In this essay I will discuss and analyze the social forces that influenced American women writers of the period of 1865 to 1912. I will describe the specific roles female authors played in this period and explain how the perspectives of female authors differed from their male contemporaries.
As the United States was continuing recovering from the Civil War and embracing the expansion of the West, industrialization, immigration and the growth of cities, women’s roles in America were changing by the transformation of this new society. During the period of 1865-1912, women found themselves challenging to break the political structure, power holders, cultural practices and beliefs in their “male” dominated world. After the Fifteenth Amendment gave African American men the right to vote, women groups say the amendment betrayed the efforts of racial equality and equality of the sexes. Women now realize they have restricted rights no matter what their social status, economic standing, cultural history, or political connections were. Through organizations such as the American Women’s Suffrage Association and The Women’s Christian Temperance Union gave all women the advocating platform for women’s rights. The industrial revolution gave direction for national literature with new themes, forms, subjects, regions, authors and audiences. Through magazines, newspapers and journals opportunities occurred that created a large new female voice of writers for women. Baym (2008) states: “Women from many social groups, African Americans, Native Americans, Mexican Americans, Asian Americans, and immigrants began to write for publication, and a rapidly growing market for their work helped confirm authorship as a possible career” (p.4). Baym (2008) also states: “For many women writers, magazines provided an important public forum in which to explore new views of women and women’s rights” (p. 5). “Without the periodicals, many writers would not have been able to support themselves; the income and audiences these magazines provided were crucial to further information of the complex literary tradition of a vast nation undergoing modernization” (p. 5). As American women writers of the 1865 to 1912 period the social factors that influenced their writing are race, culture, religion, education, citizenship, economic status, marital status, and family. Race, culture, marital status, and citizenship social factors are recognized through the writing of several women writers such as: Sarah Winnemucca, Life Among the Piutes: Their Wrongs and Claims (1883), recounts the events of her life in the context of Piute culture and history. Baym (2008) describes the situation: “Along with Native American reservations came a new desire to “study” the tribes-always with the expectation that their members would “vanish” (p.2). Zitkala Sa, Impression of an Indian Childhood (1900), recounts being uprooted by palefaces from her tribal home and attending a missionary school to assimilate her into American society. According to Baym (2008) Bret Harte, “The Luck of Roaring Camp” (1870), states: “In late February 1860 when the editor-in-chief was out of town, Harte wrote an editorial expressing outrage over the massacre in nearby Eureka of sixty Native Americans, mostly women and children, by a small gang of white vigilantes (p. 307). Baym (2008) states: “While the Lakota writer Zitkala Sa (Gertude Simmons Bonnin) published prose accounts of her life towards the end of the nineteenth century, it was not until the twentieth century with the work of Native writers such as Charles Alexander Eastman (Ohiyhesa) (1858-1939), also a Lakota, among others that a “modern” Indian literature began to be produced (p.2). Sui Sin Far, Mrs. Spring Fragrance (1910), and other writings provided a sense of racial, political, social and economic abuse Chinese immigrants experienced. Baym (2008) states: “In many of Sui Sin Far’s journalistic and...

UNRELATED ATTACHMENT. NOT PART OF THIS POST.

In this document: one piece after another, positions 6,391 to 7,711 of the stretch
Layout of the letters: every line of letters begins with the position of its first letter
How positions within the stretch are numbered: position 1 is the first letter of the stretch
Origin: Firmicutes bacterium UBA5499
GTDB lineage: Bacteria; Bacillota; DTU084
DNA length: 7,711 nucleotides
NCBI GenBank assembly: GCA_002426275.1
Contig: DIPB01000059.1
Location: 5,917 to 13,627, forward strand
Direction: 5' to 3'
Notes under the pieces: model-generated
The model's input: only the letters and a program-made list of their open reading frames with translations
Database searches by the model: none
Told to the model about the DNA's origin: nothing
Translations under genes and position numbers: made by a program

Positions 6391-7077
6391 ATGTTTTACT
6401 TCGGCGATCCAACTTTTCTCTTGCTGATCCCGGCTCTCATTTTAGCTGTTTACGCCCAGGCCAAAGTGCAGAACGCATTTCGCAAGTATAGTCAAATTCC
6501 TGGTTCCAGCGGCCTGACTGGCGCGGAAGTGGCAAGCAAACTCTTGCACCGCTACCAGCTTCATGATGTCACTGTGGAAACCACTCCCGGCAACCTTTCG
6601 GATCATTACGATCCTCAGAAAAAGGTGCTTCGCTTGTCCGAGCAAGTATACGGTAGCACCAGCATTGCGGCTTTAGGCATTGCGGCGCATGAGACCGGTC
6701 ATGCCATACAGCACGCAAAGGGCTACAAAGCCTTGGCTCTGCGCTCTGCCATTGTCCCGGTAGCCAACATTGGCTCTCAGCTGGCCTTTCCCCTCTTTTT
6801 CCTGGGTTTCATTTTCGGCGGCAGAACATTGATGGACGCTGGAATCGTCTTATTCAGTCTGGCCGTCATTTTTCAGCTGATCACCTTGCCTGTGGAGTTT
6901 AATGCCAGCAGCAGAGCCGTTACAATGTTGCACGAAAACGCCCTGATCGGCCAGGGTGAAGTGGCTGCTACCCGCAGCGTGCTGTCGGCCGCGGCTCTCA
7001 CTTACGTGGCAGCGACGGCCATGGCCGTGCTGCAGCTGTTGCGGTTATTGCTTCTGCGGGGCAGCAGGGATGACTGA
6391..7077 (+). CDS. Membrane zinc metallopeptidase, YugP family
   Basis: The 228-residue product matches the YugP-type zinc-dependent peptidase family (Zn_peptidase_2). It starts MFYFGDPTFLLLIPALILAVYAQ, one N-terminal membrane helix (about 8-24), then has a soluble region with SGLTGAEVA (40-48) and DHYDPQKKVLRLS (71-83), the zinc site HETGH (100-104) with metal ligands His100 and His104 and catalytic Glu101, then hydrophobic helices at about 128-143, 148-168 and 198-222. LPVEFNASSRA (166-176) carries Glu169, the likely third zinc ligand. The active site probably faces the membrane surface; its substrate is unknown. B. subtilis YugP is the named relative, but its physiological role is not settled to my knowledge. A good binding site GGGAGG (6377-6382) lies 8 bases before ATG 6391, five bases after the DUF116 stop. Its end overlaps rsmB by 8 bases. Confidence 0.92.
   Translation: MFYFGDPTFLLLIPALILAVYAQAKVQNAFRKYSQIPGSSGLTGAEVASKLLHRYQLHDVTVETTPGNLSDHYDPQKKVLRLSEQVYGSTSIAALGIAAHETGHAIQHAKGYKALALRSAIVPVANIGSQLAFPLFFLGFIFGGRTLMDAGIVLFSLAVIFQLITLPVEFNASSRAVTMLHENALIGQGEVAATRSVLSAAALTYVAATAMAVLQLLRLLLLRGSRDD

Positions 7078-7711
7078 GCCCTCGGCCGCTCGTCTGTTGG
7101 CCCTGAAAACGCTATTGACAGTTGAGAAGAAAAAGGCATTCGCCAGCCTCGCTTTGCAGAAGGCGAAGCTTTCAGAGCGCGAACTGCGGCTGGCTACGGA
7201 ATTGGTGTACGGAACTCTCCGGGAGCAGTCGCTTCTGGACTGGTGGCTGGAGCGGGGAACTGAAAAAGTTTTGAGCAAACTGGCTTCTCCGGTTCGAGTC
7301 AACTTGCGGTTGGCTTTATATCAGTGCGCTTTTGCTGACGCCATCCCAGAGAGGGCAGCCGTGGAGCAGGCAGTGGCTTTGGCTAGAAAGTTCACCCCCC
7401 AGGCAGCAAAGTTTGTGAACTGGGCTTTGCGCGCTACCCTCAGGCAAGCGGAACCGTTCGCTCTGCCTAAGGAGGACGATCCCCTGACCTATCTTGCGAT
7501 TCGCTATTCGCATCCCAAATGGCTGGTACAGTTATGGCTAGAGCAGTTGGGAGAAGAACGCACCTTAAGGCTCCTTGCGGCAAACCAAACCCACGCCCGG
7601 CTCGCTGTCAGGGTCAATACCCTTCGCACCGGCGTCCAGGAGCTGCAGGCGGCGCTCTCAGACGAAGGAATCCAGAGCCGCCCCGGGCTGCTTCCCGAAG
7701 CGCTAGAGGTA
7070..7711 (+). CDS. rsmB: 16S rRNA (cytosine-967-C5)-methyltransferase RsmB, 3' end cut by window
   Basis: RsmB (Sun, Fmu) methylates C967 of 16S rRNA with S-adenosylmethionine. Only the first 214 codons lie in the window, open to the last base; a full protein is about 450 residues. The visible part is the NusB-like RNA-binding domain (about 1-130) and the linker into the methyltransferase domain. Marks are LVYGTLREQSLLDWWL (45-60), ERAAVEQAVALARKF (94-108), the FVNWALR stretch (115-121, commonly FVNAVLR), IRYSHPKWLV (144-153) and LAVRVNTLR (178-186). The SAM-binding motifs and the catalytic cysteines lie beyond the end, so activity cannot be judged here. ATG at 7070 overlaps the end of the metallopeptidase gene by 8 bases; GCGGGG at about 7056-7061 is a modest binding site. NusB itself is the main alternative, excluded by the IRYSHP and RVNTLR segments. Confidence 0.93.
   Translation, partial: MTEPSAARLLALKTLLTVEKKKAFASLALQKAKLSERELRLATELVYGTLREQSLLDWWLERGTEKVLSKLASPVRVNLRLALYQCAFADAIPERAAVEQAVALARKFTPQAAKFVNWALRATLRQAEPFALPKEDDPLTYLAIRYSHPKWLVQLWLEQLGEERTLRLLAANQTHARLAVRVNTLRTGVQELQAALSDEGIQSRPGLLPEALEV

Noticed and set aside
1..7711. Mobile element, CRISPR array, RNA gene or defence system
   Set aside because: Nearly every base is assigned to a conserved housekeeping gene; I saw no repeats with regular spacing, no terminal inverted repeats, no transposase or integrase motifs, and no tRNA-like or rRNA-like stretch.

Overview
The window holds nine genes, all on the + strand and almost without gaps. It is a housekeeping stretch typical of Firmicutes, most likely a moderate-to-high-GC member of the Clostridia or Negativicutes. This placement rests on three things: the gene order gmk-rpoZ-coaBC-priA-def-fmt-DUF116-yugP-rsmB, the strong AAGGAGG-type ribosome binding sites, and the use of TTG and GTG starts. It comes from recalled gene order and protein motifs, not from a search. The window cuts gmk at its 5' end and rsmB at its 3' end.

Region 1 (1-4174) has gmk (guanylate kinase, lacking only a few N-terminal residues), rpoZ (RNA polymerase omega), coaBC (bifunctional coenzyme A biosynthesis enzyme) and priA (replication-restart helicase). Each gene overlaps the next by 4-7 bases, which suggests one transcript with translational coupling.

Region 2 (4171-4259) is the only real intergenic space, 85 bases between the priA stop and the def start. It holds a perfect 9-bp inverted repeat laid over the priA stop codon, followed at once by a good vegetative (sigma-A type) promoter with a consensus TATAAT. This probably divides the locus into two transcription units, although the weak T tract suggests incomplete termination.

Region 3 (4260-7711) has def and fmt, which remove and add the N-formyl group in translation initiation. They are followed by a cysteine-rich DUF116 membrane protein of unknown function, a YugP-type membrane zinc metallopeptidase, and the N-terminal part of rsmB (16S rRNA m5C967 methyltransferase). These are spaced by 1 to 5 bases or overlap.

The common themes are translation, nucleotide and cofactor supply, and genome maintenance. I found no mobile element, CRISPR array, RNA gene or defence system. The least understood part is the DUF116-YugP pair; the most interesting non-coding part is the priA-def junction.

References: Baym, Nina (2008). The Norton Anthology of American Literature. : New York, NY,
W. W. Norton Company, Inc. Cowen, Ruth Schwartz .l976c "Two Washes in the Morning and a Bridge Party at Night: The American Housewife Between the Wars," Women 's Studies, 3 (l976) l47-l72. 1974.
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